Steve Gregory: This is our working class hero. He's every man's every man. Focus his highlight on plays that show him working extra hard to get the job done. Talk about how many say he earned that nickelback spot last year more than Cason lost it. He could be on the bubble with this team so his story is important and we want all the emotions that go with it.
Paul Oliver: This guy's story will focus on his odd journey so far. He was drafted in the supplemental draft. He missed his rookie season. He moved from CB to S. He got a lot of snaps last year at safety, but Kevin Ellison was the guy whose name was in the starting lineup. The other spin on his 2010 training camp is that some might see it the starting safety spot as his to lose. If Ellison had gotten hurt last year he'd have been the guy. So what's changed? Yet, he still might get cut.
C.J. Spillman: The focus here will be on his special teams skills and big hitting ability. It'd be good to get him talking about starting this year and contrast it with the narrator saying that his niche is probably limited to being a backup and a special teamer.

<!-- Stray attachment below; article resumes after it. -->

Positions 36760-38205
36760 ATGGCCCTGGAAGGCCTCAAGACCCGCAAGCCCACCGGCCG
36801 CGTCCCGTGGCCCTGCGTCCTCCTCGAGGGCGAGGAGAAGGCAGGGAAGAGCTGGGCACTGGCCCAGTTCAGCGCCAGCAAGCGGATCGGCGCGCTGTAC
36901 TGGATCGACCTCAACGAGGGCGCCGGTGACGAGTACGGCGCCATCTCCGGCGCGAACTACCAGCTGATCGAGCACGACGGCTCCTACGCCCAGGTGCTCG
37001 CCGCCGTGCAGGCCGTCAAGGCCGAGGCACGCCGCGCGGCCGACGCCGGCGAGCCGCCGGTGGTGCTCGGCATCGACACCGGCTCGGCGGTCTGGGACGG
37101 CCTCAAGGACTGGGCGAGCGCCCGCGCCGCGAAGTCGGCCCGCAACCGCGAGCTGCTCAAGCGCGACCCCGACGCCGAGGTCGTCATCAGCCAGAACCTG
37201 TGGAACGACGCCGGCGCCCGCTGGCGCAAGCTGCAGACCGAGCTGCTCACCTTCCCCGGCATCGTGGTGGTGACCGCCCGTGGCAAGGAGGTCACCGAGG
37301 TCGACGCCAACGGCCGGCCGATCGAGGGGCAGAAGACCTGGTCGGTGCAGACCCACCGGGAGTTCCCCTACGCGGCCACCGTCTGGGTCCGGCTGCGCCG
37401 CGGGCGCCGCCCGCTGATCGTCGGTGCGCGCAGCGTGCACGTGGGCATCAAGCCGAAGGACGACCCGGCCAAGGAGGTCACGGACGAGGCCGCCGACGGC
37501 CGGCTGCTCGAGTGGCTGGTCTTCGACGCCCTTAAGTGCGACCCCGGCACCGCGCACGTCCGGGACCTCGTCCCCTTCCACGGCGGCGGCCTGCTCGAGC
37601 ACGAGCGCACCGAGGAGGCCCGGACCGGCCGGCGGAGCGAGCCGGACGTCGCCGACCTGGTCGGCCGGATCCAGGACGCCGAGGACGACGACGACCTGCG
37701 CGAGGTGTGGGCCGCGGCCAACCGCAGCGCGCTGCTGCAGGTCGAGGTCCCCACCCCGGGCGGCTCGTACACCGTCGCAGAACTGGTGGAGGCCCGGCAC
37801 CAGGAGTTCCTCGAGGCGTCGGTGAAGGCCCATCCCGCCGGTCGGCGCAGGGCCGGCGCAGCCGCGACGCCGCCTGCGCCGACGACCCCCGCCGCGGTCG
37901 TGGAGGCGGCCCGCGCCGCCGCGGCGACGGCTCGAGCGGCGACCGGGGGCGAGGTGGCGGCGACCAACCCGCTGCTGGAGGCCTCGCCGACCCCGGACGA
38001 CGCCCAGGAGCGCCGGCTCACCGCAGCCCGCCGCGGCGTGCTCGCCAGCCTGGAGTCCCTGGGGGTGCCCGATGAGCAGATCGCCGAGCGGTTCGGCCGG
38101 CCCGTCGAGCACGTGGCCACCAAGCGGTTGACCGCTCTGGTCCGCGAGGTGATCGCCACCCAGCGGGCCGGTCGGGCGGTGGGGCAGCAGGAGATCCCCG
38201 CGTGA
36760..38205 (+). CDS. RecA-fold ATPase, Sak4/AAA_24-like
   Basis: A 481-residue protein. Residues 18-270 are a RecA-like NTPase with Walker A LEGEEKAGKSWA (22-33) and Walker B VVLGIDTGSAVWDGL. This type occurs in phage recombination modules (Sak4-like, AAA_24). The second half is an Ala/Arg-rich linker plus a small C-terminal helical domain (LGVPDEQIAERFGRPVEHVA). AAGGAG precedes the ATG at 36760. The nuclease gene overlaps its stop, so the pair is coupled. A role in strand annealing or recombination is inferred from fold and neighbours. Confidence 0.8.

Dante Hughes: I'm not envision a lot of screen time here. Not even a highlight package. We'll just mention how he was a Colt for a couple of years and came in last year as an emergency replacement. Just enough to know who he is when cuts are made.
Brandon Hughes: There's nothing to show here. He'll get a mention about his missed 2009 season as a 5th round pick when he either gets cut or makes the team.
Darrell Stuckey: We can parallel Darrell Stuckey the Chargers 2010 4th round pick to Louis Vazquez, their 2009 3rd round pick. We can show his playmaking and leadership ability at Kansas and point out how Vazquez also came from the Big 12 and was able to earn a spot as a rookie. Stuckey will be a big piece of this story just like Cason and Gregory. Footage of him in the film room, working with coaches and making progress throughout camp will be needed.
Traye Simmons: At some point we'll have a segment about potential practice squad guys. If Simmons looks good in camp the story can make it seem like he has a shot at the roster. That way we'll get one of three things: A good moment when he does, the mixed emotions of a practice squad invite or the disappointment of being cut.
My Preseason Favorites:
With my reality show producer's hat off and my GM hat back on, here's who I have making the team. Who do you have?
CBs: Jammer and Cason
Safeties: Weddle and Stuckey
Nickel and Dime Backs: Strickland and Gregory
Backups: Vasher and Spillman
Practice Squad: Traye Simmons